1. Dear Ajai,
    As per your article the missile seeker is Russian/Imported. While other articles on the launch detail the seeker to be a new indigenous ku band seeker. What is the correct .


  2. Lovely. I hope the user trials too get over quickly. Let us induct it and improve it continuosly . It should not become endless tests like Nag or Arjun

  3. Geez, another exclusive club. Is there some other phrase we can use?

  4. NSR says ---

    Seeker head is the most important and most expensive element and only handful of countries makes them very well...

    From whom does India import seeker head?

    What is the status of indigenous development of seeker head?

    A seeker head will unlock every other missile - Short range surface to air missile, Akash, long range missiles, air to air, ship based missile (cancelled by India),, etc

    I hope India doles out multiple contracts to multiple companies and also to multiple university based research institutions to hasten the progress..

    It is very important to India...

  5. As per PIB lastest phase of Astra MK-1 trials has an indigenous RF seeker.

    "All the sub-systems including the indigenous RF Seeker performed accurately, meeting all the mission parameters and objectives."

  6. This is an important and welcome milestone in the development of the Astra BVRAAM. More tests must be planned to refine the design and performance of this missile. The Mk-II version with range beyond 100 km is also necessary to give the IAF an edge in stand-off situations. What is interesting to watch in the coming years is that the thirty six Rafales ordered on Dassault will come equipped with the MBDA Meteor BVRAAM. Also, if the IAF chooses the JAS Gripen E over the F16 block 70, these are also expected to be equipped with the Meteor. One hopes that the Astra will then get its well deserved chance to be the default BVRAAM of the IAF against its foreign competitors and their lobbyists in the MoD!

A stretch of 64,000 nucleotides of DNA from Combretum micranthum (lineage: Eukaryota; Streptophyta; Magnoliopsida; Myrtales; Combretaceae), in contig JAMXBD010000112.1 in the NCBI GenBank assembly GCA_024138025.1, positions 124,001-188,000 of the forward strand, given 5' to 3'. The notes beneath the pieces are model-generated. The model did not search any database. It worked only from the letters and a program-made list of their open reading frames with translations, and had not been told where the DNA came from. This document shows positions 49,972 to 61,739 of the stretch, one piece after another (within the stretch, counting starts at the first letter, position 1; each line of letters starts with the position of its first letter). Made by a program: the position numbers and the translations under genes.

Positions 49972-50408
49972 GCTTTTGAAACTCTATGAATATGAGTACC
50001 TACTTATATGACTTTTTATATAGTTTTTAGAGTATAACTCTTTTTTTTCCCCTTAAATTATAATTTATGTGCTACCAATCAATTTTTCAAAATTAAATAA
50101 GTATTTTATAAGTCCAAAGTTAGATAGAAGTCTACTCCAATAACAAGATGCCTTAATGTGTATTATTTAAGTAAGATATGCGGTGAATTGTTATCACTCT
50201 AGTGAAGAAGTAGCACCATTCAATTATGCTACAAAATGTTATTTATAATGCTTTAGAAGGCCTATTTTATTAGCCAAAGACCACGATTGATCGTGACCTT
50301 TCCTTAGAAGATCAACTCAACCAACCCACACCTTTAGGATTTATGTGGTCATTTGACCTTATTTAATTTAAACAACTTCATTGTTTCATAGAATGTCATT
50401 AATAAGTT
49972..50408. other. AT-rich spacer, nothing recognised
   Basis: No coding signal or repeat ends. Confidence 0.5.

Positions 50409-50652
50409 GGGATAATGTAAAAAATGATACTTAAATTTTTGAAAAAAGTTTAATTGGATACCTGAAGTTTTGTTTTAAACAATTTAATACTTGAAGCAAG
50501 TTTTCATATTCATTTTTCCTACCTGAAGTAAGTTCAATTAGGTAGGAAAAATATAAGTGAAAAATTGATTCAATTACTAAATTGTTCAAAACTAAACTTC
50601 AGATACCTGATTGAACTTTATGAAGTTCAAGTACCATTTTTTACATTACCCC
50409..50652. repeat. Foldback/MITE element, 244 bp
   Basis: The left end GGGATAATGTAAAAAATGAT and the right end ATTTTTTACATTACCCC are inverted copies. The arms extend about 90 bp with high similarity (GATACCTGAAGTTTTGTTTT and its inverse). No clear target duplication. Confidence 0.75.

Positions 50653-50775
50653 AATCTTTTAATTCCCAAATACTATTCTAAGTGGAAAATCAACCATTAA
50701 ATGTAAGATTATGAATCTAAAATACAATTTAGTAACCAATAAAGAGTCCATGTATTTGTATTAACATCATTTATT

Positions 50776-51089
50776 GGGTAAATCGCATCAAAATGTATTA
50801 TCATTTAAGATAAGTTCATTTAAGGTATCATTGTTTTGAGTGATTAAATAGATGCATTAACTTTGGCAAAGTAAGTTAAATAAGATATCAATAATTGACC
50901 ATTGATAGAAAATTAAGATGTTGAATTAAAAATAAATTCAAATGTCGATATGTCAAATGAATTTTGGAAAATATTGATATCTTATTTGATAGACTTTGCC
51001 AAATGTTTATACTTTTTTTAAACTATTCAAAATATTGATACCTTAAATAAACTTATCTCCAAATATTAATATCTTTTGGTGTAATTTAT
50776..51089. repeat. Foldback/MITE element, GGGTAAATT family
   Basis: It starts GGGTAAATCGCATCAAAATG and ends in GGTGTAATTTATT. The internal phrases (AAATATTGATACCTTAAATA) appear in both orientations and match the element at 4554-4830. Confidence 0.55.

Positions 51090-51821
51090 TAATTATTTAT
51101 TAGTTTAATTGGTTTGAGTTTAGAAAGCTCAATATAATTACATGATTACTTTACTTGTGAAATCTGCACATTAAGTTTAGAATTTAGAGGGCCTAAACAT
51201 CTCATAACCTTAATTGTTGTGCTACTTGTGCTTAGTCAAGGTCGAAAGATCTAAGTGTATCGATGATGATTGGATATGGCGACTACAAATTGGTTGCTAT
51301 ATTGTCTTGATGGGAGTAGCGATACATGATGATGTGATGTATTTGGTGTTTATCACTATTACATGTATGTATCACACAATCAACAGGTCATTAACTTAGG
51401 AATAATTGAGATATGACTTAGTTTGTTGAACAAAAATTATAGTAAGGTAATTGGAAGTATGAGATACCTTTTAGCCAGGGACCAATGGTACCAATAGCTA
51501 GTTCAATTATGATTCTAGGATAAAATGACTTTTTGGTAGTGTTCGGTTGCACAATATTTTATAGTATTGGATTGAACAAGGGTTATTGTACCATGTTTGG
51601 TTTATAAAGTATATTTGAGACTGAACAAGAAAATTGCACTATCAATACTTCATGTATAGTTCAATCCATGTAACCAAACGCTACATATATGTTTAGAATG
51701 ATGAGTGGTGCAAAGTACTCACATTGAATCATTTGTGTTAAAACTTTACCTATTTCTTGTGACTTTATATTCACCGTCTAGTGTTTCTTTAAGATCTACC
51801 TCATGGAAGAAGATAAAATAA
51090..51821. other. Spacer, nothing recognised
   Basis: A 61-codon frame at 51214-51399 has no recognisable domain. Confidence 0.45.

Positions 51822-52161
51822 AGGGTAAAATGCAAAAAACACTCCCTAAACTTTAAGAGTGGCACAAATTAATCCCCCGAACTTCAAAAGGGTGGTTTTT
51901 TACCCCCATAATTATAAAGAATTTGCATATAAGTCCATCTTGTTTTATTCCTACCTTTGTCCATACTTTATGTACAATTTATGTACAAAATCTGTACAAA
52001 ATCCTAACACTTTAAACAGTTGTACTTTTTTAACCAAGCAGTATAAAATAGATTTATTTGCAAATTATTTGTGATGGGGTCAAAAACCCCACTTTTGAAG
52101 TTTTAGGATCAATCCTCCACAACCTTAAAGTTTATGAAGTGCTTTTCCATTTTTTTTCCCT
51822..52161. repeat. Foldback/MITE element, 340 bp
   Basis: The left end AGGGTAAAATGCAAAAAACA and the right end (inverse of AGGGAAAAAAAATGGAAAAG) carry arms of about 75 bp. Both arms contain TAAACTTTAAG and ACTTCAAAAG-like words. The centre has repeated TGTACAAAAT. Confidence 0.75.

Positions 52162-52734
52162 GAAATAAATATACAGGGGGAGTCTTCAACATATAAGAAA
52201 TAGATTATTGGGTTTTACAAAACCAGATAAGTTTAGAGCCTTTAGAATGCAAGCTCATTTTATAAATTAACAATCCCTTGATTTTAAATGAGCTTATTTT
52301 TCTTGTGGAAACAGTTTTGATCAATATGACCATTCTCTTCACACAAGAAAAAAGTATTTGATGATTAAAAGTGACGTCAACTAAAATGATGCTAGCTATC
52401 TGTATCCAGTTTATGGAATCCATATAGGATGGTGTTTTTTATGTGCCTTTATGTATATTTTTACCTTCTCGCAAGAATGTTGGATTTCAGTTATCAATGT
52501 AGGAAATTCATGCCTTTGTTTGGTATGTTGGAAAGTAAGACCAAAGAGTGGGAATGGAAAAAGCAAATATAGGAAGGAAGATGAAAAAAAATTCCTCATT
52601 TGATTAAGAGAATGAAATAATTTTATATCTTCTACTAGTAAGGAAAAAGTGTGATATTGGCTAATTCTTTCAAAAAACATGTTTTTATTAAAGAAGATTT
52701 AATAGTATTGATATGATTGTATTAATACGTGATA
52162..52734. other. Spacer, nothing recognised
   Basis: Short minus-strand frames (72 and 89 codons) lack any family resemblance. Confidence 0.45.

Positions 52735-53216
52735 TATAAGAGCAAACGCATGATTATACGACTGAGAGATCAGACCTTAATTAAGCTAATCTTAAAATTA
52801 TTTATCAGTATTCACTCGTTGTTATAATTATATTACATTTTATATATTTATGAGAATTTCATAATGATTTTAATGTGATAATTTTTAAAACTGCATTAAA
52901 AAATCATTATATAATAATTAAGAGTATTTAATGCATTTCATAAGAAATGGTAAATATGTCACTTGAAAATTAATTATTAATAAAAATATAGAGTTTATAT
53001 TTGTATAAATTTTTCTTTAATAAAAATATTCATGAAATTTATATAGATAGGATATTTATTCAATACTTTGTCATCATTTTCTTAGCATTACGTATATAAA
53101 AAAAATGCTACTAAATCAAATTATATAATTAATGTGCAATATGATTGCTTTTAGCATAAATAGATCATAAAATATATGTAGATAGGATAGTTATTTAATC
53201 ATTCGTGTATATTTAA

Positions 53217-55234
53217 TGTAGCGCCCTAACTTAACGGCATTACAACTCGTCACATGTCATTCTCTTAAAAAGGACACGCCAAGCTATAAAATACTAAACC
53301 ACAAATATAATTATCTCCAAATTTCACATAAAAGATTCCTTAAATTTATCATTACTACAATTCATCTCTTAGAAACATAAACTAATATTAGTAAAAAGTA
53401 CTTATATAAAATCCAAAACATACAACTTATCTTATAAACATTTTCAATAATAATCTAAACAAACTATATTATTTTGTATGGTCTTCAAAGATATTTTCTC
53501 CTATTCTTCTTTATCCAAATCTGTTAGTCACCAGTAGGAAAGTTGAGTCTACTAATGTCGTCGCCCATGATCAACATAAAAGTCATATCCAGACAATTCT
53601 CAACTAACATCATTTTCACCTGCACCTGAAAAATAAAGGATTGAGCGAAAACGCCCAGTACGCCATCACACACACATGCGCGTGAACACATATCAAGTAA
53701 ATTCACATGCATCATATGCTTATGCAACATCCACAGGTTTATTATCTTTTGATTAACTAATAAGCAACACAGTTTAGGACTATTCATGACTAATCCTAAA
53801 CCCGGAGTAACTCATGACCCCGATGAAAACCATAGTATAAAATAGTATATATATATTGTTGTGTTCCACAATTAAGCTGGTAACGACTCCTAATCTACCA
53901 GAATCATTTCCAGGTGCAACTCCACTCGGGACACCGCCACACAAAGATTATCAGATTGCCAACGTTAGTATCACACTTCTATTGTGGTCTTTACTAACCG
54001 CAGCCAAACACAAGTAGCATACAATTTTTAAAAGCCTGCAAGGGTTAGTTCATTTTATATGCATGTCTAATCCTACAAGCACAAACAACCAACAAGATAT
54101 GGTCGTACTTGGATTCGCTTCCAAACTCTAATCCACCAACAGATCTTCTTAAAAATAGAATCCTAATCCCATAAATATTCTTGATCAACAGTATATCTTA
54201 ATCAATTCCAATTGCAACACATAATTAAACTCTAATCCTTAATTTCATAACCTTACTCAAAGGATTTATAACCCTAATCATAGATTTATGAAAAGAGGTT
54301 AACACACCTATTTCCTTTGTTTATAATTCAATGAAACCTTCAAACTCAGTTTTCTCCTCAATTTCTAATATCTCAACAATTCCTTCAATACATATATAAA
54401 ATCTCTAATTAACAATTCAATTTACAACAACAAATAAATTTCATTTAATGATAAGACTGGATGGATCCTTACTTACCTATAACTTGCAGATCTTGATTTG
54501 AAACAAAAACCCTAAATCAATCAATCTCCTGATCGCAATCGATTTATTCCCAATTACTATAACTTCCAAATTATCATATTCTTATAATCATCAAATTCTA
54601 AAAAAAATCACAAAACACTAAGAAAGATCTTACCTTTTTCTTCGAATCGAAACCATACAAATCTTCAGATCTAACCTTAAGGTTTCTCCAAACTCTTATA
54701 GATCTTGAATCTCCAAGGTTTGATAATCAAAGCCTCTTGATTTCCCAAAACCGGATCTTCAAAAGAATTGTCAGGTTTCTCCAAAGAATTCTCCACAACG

7. This is great news. Let us hope we can operationalize Astra and make it in great numbers. Perhaps it is time for DRDO to be just that - an R&D lab, for it to pass the license to the private sector for license production.

  8. great news. biggest lesson is that don't give up just yet when success is round the corner. Hope orders are placed given the fact that all will be made at DPSU.

  9. There are many headaches with Indian weapons induction that seem peculiarly Indian. For example, once Astra clears IAF user trials:

    1. Will the baboons on the Defence Acquisition Council actually clear the order to buy these missiles in mass? Remember the pinaka...cleared army trials in 2006, 2 regiments ordered immediately, inexplicably an order for another 2 waited until 2014, and inexplicably an order for another 6 waited until 2016.

    2. Will the baboons in the Defence PSU's do their part to induct systems quickly? Note that the Akash missile was cleared for induction to India's northeast in 2010...but the baboons at BEL still couldn't complete the necessary infrastructure development at northeast airbases in time, and the missile remains undeployed in the northeast to this day.

  10. You missed out Israel (Shafrir 1/2 (retired), Python 3/4/5, Derby), Japan (AAM-1/2 (retired) AAM-3/4/5, in fact, the AAM-4B was the world's first air-to-air missile with an AESA radar seeker), Brazil (MAA-1A/B Piranha & A-Darter), South Africa (A-Darter & R-Darter (retired?)) & Taiwan (Sky Sword I & II).

    Even Iran & Iraq claim to have developed A2A missiles based on other operational missiles in their service, but I would be loathe to attribute any credit to those two as no verifiable information regarding those is available online.

  11. @ Girish

    You're right. Was writing in a hurry. Amended.

  12. @Broadsword - 19 September 2017 at 16:07

    Thanks. I do appreciate your acknowledging the correction and updating the relevant details.